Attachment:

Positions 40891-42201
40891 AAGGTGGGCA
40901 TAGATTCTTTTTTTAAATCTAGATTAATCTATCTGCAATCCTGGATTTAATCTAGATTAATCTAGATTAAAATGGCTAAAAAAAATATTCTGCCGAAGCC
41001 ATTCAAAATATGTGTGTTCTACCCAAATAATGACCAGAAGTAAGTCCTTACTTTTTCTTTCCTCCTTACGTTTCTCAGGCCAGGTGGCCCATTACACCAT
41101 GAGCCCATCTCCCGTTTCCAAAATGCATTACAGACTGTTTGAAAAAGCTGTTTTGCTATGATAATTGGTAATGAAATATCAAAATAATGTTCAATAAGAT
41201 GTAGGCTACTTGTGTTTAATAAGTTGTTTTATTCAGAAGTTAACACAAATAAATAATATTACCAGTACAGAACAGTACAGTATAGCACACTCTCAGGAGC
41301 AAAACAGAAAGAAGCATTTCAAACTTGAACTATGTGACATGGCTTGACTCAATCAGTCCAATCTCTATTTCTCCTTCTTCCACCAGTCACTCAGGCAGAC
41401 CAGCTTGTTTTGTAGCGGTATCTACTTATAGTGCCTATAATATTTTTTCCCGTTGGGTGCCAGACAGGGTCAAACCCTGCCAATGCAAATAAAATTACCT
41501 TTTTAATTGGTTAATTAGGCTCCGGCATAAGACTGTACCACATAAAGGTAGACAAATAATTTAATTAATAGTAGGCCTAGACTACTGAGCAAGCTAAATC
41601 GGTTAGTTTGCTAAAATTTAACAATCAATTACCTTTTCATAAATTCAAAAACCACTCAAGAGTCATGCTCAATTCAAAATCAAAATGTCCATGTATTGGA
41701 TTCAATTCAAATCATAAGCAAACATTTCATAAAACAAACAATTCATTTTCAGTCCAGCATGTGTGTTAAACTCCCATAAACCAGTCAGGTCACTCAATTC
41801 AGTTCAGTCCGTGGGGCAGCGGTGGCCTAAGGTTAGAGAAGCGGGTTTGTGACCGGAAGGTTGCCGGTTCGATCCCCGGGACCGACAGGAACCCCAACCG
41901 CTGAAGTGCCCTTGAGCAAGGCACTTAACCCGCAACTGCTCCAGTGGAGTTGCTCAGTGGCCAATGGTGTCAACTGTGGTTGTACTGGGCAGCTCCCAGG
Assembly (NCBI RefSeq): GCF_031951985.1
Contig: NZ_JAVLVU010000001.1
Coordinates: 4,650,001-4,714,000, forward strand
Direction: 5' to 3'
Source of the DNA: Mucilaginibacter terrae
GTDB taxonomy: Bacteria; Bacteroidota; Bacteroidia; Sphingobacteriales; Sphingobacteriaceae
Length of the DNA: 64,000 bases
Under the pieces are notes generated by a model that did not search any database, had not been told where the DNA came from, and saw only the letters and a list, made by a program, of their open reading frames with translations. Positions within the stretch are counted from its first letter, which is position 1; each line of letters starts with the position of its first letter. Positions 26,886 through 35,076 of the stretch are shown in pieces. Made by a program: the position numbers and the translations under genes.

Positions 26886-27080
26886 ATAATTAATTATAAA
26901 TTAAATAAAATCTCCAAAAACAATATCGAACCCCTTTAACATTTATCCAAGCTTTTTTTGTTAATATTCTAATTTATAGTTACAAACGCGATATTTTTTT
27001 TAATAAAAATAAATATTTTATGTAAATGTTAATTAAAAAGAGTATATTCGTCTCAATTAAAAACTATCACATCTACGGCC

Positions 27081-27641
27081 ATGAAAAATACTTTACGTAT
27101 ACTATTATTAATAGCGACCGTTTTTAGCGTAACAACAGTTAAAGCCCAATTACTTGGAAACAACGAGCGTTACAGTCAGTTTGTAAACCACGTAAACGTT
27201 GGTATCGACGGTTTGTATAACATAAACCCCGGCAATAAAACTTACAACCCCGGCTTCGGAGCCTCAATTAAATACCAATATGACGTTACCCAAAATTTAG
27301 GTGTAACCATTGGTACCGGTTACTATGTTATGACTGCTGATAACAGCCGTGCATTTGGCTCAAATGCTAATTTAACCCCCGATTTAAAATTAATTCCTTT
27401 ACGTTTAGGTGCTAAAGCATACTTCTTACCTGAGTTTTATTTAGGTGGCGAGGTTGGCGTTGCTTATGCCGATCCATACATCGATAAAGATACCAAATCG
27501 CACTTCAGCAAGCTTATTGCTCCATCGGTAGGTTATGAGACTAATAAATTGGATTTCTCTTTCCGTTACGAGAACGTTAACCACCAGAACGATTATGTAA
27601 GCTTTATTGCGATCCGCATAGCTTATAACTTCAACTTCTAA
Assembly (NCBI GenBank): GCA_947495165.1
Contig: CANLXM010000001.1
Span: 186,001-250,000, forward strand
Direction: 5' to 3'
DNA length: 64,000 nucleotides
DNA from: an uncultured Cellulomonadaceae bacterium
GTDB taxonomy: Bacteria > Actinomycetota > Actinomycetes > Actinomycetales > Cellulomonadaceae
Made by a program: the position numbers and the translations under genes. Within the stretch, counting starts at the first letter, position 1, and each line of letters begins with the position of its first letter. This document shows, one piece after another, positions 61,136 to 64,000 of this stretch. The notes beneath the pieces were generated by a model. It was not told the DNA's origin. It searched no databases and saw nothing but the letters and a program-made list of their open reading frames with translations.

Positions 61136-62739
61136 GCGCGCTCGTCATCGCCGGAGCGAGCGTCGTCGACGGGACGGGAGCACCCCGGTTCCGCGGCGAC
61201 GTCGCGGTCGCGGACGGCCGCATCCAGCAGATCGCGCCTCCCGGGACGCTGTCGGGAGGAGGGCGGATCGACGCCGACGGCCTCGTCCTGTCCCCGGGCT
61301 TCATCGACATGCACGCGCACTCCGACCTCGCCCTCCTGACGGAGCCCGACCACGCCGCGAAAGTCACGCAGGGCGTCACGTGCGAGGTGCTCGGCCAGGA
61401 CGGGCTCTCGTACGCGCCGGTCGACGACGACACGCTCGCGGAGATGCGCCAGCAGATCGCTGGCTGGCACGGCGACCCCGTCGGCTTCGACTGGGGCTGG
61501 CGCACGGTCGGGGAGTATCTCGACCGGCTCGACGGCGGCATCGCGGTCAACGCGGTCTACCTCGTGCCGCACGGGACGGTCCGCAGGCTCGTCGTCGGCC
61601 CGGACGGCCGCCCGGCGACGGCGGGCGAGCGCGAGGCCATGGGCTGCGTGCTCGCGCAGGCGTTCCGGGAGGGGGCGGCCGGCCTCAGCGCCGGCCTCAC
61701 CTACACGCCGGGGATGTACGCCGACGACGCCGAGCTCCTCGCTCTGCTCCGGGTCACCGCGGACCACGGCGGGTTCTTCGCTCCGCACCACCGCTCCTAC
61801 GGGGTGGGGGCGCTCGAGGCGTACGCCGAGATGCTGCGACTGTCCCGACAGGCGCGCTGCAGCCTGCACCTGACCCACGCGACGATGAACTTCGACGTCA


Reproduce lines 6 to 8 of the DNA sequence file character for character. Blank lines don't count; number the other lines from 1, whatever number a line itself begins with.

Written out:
41201 GTAGGCTACTTGTGTTTAATAAGTTGTTTTATTCAGAAGTTAACACAAATAAATAATATTACCAGTACAGAACAGTACAGTATAGCACACTCTCAGGAGC
41301 AAAACAGAAAGAAGCATTTCAAACTTGAACTATGTGACATGGCTTGACTCAATCAGTCCAATCTCTATTTCTCCTTCTTCCACCAGTCACTCAGGCAGAC
41401 CAGCTTGTTTTGTAGCGGTATCTACTTATAGTGCCTATAATATTTTTTCCCGTTGGGTGCCAGACAGGGTCAAACCCTGCCAATGCAAATAAAATTACCT